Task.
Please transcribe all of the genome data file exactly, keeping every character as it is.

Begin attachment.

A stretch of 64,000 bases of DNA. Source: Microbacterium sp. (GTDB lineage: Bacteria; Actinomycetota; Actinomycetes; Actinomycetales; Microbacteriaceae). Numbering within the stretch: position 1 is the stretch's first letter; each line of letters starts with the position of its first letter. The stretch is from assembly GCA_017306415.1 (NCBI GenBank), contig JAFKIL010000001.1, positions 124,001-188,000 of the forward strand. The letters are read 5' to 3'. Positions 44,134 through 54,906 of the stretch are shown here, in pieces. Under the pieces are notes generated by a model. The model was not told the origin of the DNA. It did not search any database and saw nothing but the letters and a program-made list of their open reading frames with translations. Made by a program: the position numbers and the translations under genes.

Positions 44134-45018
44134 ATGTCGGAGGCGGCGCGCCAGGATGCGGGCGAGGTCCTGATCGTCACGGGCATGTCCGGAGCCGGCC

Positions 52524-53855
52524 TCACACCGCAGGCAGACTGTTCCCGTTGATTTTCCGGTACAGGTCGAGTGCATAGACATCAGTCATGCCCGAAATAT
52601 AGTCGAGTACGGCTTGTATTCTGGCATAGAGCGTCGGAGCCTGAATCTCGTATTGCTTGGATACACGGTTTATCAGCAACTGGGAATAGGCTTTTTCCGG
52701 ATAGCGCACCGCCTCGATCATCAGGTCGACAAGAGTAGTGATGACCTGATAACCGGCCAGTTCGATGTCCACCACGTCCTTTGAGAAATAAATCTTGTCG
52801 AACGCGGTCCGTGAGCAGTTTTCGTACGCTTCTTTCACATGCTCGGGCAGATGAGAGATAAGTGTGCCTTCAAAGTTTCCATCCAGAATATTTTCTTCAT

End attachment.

A stretch of 64,000 bases of DNA. Source: Microbacterium sp. (GTDB lineage: Bacteria; Actinomycetota; Actinomycetes; Actinomycetales; Microbacteriaceae). Numbering within the stretch: position 1 is the stretch's first letter; each line of letters starts with the position of its first letter. The stretch is from assembly GCA_017306415.1 (NCBI GenBank), contig JAFKIL010000001.1, positions 124,001-188,000 of the forward strand. The letters are read 5' to 3'. Positions 44,134 through 54,906 of the stretch are shown here, in pieces. Under the pieces are notes generated by a model. The model was not told the origin of the DNA. It did not search any database and saw nothing but the letters and a program-made list of their open reading frames with translations. Made by a program: the position numbers and the translations under genes.

Positions 44134-45018
44134 ATGTCGGAGGCGGCGCGCCAGGATGCGGGCGAGGTCCTGATCGTCACGGGCATGTCCGGAGCCGGCC

Positions 52524-53855
52524 TCACACCGCAGGCAGACTGTTCCCGTTGATTTTCCGGTACAGGTCGAGTGCATAGACATCAGTCATGCCCGAAATAT
52601 AGTCGAGTACGGCTTGTATTCTGGCATAGAGCGTCGGAGCCTGAATCTCGTATTGCTTGGATACACGGTTTATCAGCAACTGGGAATAGGCTTTTTCCGG
52701 ATAGCGCACCGCCTCGATCATCAGGTCGACAAGAGTAGTGATGACCTGATAACCGGCCAGTTCGATGTCCACCACGTCCTTTGAGAAATAAATCTTGTCG
52801 AACGCGGTCCGTGAGCAGTTTTCGTACGCTTCTTTCACATGCTCGGGCAGATGAGAGATAAGTGTGCCTTCAAAGTTTCCATCCAGAATATTTTCTTCAT